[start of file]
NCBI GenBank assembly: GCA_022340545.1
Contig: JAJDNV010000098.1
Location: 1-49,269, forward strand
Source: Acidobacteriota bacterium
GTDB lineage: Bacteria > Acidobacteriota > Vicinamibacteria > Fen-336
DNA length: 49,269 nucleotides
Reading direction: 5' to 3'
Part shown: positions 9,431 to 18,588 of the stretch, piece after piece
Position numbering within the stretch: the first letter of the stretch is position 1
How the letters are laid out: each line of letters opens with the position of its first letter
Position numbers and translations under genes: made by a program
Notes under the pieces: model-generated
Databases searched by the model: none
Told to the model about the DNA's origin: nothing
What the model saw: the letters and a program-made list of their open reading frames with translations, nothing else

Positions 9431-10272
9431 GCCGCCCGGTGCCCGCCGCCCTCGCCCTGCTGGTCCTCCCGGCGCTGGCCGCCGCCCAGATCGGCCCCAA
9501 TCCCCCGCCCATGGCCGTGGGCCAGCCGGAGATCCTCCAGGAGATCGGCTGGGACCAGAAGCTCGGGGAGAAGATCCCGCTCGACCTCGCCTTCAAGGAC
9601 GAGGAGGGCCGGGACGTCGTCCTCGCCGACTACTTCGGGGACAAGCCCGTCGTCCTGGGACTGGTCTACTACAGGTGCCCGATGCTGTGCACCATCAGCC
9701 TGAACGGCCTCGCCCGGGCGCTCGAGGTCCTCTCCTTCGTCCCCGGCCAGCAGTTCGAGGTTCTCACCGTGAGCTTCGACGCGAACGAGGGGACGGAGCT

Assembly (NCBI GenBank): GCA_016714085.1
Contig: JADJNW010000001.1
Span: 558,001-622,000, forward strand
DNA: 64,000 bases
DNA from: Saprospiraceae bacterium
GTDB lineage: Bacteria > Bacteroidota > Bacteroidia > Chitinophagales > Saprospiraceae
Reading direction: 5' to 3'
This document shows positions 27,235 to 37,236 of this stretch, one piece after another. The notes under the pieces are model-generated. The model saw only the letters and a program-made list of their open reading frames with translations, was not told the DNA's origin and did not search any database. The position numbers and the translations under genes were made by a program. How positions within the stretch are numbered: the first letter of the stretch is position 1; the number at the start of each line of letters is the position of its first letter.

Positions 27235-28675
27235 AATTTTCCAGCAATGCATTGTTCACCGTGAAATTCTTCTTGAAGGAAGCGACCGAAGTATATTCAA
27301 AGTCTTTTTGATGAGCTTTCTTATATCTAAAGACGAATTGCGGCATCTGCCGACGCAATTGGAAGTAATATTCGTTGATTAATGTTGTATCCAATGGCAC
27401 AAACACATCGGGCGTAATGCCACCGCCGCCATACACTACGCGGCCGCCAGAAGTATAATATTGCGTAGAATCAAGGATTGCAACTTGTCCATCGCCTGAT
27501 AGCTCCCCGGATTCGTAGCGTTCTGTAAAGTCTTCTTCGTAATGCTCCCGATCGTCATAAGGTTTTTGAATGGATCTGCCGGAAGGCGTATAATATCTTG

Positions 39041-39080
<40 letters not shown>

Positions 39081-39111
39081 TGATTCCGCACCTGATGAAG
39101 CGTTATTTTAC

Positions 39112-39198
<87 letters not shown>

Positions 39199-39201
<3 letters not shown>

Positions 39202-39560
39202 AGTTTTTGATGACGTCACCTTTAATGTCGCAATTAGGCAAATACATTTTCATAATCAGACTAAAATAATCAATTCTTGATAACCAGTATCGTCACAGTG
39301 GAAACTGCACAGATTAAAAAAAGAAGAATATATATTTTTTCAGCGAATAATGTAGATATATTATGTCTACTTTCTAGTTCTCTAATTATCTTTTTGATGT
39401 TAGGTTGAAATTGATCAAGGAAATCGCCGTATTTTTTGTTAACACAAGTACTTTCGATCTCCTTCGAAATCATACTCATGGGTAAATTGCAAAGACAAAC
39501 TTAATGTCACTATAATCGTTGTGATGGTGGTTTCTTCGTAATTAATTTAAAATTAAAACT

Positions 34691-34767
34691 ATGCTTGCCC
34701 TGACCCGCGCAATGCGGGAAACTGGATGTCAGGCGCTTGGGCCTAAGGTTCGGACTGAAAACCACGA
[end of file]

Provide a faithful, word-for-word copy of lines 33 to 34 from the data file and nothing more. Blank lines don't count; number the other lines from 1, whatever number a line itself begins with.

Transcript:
27501 AGCTCCCCGGATTCGTAGCGTTCTGTAAAGTCTTCTTCGTAATGCTCCCGATCGTCATAAGGTTTTTGAATGGATCTGCCGGAAGGCGTATAATATCTTG

Positions 39041-39080